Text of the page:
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(Photo courtesy of Aliah Danseco/TomasinoWeb)

EDITOR’S NOTE: An earlier version of this article mentioned that the University “slipped from its third local standing last year.” We sincerely apologize for this mistake. 

The University ranked sixth among Philippine universities implementing the United Nations’s Sustainable Development Goals (SDGs).

According to the data published by the Times Higher Education’s (THE) Impact Rankings 2022 on April 29, UST placed 601-800 in the global rankings and maintained its third spot in the Philippines. 

The University also improved in its overall score. From 47.6-56.5 in 2021, it now received an overall score of 57.3-64.9 in 2022.

Among the Philippine universities, the University placed second in Gender Equality (SDG 5), while ranking third in Good Health and Well-being (SDG 3) and fourth in Quality Education (SDG 4).

Ateneo De Manila University remains the top implementer of SDGs in the country, placing 101-200 in the global rankings – the highest ranking received by any Philippine university, as per the Commission on Higher Education (CHEd).

Globally, Western Sydney University led the overall ranking this year, while Universiti Sains Malaysia led the Asian overall ranking.

The THE Impact Rankings measured 1,406 universities from 106 different countries and regions. THE carefully calibrated indicators to provide a comprehensive and balanced comparison across four broad areas: research, stewardship, outreach, and teaching. 

Justine Xyrah Rennzel Garcia
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Applicants call for transparency of USTAR results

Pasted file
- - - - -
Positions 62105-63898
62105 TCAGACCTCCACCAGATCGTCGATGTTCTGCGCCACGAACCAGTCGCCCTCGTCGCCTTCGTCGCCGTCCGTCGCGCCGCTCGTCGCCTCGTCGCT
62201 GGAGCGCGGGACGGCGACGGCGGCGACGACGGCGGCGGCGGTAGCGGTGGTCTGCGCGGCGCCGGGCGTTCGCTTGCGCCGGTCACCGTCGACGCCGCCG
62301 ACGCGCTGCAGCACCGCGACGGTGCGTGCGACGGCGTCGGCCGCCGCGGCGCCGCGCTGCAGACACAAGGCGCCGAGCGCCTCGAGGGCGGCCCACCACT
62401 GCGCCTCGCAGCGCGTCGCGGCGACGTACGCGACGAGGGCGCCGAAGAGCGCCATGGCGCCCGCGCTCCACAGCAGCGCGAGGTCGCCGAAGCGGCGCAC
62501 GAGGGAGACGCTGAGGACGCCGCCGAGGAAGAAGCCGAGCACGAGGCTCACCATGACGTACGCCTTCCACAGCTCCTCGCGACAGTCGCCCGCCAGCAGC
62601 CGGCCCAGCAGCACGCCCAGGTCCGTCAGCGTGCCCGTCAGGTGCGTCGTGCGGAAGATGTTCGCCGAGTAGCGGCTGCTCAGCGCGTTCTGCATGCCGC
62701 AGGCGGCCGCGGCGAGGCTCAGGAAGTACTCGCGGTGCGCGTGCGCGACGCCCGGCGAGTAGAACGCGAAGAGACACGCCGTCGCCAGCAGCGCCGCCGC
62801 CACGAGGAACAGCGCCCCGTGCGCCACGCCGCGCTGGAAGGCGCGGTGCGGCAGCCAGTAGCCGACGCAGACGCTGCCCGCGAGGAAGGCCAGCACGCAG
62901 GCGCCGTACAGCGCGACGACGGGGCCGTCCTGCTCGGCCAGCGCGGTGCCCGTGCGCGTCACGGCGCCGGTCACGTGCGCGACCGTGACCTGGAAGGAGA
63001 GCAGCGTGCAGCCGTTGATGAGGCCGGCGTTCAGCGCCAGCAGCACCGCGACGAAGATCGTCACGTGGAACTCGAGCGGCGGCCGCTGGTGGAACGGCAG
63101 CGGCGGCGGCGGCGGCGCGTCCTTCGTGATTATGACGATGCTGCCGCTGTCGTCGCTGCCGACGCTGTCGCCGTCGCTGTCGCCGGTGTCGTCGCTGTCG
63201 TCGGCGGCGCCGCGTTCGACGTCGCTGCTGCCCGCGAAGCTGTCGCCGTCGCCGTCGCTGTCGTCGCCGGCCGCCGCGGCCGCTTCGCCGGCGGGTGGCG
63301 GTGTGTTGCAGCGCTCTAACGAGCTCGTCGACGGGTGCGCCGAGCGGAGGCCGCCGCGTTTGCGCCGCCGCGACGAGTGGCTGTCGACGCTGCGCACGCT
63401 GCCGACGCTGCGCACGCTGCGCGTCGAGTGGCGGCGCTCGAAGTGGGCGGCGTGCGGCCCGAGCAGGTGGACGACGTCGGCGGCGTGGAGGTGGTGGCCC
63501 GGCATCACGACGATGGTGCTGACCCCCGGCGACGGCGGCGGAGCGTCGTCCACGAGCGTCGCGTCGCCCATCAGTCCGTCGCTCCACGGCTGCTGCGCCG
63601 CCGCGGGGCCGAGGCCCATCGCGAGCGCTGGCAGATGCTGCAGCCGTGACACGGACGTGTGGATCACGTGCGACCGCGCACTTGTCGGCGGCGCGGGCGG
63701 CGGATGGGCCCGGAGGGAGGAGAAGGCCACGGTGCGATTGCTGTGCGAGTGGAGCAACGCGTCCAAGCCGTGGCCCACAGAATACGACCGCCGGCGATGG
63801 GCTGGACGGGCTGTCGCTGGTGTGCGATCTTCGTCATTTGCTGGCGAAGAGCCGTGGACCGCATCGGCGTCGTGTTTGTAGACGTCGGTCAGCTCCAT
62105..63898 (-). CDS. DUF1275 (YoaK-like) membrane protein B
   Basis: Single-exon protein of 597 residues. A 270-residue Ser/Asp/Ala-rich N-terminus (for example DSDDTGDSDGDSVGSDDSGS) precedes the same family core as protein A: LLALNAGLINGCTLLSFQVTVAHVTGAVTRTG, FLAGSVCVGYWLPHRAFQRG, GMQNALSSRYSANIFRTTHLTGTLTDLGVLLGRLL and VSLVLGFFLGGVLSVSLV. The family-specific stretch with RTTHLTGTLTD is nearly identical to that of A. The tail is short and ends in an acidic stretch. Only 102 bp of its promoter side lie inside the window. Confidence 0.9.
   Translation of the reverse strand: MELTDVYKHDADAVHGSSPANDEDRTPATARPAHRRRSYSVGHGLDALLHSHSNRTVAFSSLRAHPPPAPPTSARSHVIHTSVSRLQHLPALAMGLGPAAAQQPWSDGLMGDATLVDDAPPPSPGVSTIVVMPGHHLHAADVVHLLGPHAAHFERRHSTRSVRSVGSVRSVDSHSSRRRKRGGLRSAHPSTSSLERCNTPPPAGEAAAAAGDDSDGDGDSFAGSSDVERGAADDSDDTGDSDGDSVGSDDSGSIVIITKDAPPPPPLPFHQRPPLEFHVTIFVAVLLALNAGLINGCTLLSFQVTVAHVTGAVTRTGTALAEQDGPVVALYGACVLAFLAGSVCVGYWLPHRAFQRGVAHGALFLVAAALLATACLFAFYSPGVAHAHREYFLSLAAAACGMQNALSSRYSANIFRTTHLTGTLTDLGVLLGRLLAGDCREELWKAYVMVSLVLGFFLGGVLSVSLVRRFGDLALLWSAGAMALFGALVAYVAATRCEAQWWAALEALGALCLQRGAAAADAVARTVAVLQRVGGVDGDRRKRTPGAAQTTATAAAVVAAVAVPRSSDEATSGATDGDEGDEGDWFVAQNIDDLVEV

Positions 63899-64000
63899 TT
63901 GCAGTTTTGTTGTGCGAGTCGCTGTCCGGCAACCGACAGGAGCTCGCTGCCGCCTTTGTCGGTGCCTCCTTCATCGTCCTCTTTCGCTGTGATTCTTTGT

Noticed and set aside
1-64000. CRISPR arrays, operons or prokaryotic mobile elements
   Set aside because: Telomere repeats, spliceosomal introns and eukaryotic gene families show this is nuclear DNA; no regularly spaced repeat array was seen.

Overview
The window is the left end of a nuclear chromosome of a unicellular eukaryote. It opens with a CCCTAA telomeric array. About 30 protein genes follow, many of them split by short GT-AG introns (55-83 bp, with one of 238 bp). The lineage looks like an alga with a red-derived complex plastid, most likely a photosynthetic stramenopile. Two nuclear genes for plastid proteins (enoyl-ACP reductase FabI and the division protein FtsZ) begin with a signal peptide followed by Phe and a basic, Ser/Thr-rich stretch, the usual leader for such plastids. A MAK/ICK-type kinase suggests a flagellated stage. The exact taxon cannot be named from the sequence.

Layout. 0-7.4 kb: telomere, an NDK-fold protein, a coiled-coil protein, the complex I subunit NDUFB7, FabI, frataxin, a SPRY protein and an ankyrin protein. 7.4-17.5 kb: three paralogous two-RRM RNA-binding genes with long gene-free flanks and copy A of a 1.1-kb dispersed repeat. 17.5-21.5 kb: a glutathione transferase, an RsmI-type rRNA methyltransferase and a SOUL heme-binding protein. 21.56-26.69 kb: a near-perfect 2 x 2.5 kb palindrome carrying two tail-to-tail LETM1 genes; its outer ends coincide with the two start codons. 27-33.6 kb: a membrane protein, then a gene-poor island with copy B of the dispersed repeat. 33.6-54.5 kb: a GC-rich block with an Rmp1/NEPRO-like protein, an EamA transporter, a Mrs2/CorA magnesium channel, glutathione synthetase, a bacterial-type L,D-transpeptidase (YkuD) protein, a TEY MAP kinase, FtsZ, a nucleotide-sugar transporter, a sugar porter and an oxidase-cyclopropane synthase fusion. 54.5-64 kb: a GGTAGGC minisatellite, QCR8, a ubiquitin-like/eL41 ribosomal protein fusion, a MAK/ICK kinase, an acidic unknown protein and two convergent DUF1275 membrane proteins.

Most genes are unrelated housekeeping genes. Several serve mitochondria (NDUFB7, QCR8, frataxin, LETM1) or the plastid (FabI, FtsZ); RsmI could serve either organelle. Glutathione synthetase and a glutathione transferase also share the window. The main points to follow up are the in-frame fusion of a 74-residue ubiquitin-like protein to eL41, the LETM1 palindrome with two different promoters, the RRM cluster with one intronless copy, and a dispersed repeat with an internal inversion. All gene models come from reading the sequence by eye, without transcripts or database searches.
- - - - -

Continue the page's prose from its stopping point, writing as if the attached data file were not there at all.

The petition addressed to the concerns of the applicants regarding the screening, exception grades, program alignments, and grading process.

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(Photo by Rohm Bautista/TomasinoWeb)

More than a thousand applicants urged the Office for Admissions (OFAD) to disclose the procedure of the University of Santo Tomas Admission Rating (USTAR) through an online petition, as many applicants were “wondering” how they earned their scores.

The petition addressed the concerns of the applicants regarding the screening, exception grades, program alignments, and grading process. 

“The USTAR admission process is new and has many gaps; nevertheless, this should not prevent the university from disclosing the rigorous process to students, as it is their right to know,” the petition says. 

Petitioners appealed to the OFAD to address their concerns and called on the University to “integrate the values that have long been teaching to its students.” 

“If the institution is committed to its values, it should guarantee that our education serves the best interests of the students.” the petition says.

Conflicts on admission

Petitioners urged to preclude any presumed strand discrimination as a basis for getting accepted into the desired programs and display their alternative program scores for transparency.

There was also an allegation that no science, technology, engineering, and math (STEM) students from UST Senior High School (UST-SHS) were qualified for any healthcare courses and Health Allied students were more prioritized.

Daniela Teñoso, a grade 12 STEM student and auditor of UST-SHS Student Council, explained that “no one” from her strand was accepted from any medical-related courses as she asked all of their blocks.